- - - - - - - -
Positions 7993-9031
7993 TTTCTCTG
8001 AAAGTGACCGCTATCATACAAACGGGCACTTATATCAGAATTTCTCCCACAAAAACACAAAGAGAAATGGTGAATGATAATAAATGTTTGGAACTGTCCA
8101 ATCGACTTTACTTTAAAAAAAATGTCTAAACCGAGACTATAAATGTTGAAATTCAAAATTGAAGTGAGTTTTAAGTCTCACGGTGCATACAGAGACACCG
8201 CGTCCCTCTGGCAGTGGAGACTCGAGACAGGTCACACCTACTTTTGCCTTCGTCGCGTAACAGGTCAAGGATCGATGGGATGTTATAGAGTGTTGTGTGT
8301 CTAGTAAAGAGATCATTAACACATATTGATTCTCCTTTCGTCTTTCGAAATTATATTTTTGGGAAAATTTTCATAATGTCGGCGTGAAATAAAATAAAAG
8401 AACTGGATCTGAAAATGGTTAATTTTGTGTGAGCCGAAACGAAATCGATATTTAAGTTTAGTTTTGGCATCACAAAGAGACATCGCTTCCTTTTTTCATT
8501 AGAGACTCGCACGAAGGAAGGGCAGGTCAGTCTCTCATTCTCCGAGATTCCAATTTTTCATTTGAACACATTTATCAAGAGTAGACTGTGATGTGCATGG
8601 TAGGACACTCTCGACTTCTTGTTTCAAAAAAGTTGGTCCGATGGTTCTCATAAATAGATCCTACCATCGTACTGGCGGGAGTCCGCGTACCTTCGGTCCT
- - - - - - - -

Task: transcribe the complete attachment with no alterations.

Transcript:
Positions 7993-9031
7993 TTTCTCTG
8001 AAAGTGACCGCTATCATACAAACGGGCACTTATATCAGAATTTCTCCCACAAAAACACAAAGAGAAATGGTGAATGATAATAAATGTTTGGAACTGTCCA
8101 ATCGACTTTACTTTAAAAAAAATGTCTAAACCGAGACTATAAATGTTGAAATTCAAAATTGAAGTGAGTTTTAAGTCTCACGGTGCATACAGAGACACCG
8201 CGTCCCTCTGGCAGTGGAGACTCGAGACAGGTCACACCTACTTTTGCCTTCGTCGCGTAACAGGTCAAGGATCGATGGGATGTTATAGAGTGTTGTGTGT
8301 CTAGTAAAGAGATCATTAACACATATTGATTCTCCTTTCGTCTTTCGAAATTATATTTTTGGGAAAATTTTCATAATGTCGGCGTGAAATAAAATAAAAG
8401 AACTGGATCTGAAAATGGTTAATTTTGTGTGAGCCGAAACGAAATCGATATTTAAGTTTAGTTTTGGCATCACAAAGAGACATCGCTTCCTTTTTTCATT
8501 AGAGACTCGCACGAAGGAAGGGCAGGTCAGTCTCTCATTCTCCGAGATTCCAATTTTTCATTTGAACACATTTATCAAGAGTAGACTGTGATGTGCATGG
8601 TAGGACACTCTCGACTTCTTGTTTCAAAAAAGTTGGTCCGATGGTTCTCATAAATAGATCCTACCATCGTACTGGCGGGAGTCCGCGTACCTTCGGTCCT